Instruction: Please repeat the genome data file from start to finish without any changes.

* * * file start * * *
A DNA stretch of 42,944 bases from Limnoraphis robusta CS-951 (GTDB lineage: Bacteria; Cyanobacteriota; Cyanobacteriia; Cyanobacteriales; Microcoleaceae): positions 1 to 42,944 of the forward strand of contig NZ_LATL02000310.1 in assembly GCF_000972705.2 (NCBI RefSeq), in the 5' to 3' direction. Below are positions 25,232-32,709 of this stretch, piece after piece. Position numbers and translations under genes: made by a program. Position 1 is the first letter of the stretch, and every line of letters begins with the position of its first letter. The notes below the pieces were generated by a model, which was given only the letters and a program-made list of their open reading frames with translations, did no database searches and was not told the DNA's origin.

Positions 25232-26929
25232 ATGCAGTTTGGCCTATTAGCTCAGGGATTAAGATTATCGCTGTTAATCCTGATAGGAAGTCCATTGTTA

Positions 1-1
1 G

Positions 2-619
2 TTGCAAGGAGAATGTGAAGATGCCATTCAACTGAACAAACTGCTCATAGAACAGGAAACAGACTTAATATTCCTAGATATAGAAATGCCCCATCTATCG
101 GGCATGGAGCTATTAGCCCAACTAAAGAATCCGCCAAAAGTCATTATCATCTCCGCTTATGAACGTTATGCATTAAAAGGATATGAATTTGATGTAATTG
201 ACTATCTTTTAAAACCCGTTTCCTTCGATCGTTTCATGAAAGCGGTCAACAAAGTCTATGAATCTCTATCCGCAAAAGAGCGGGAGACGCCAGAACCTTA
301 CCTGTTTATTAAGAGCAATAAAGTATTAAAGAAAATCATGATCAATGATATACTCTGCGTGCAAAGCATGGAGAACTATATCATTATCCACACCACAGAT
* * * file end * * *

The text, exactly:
A DNA stretch of 42,944 bases from Limnoraphis robusta CS-951 (GTDB lineage: Bacteria; Cyanobacteriota; Cyanobacteriia; Cyanobacteriales; Microcoleaceae): positions 1 to 42,944 of the forward strand of contig NZ_LATL02000310.1 in assembly GCF_000972705.2 (NCBI RefSeq), in the 5' to 3' direction. Below are positions 25,232-32,709 of this stretch, piece after piece. Position numbers and translations under genes: made by a program. Position 1 is the first letter of the stretch, and every line of letters begins with the position of its first letter. The notes below the pieces were generated by a model, which was given only the letters and a program-made list of their open reading frames with translations, did no database searches and was not told the DNA's origin.

Positions 25232-26929
25232 ATGCAGTTTGGCCTATTAGCTCAGGGATTAAGATTATCGCTGTTAATCCTGATAGGAAGTCCATTGTTA

Positions 1-1
1 G

Positions 2-619
2 TTGCAAGGAGAATGTGAAGATGCCATTCAACTGAACAAACTGCTCATAGAACAGGAAACAGACTTAATATTCCTAGATATAGAAATGCCCCATCTATCG
101 GGCATGGAGCTATTAGCCCAACTAAAGAATCCGCCAAAAGTCATTATCATCTCCGCTTATGAACGTTATGCATTAAAAGGATATGAATTTGATGTAATTG
201 ACTATCTTTTAAAACCCGTTTCCTTCGATCGTTTCATGAAAGCGGTCAACAAAGTCTATGAATCTCTATCCGCAAAAGAGCGGGAGACGCCAGAACCTTA
301 CCTGTTTATTAAGAGCAATAAAGTATTAAAGAAAATCATGATCAATGATATACTCTGCGTGCAAAGCATGGAGAACTATATCATTATCCACACCACAGAT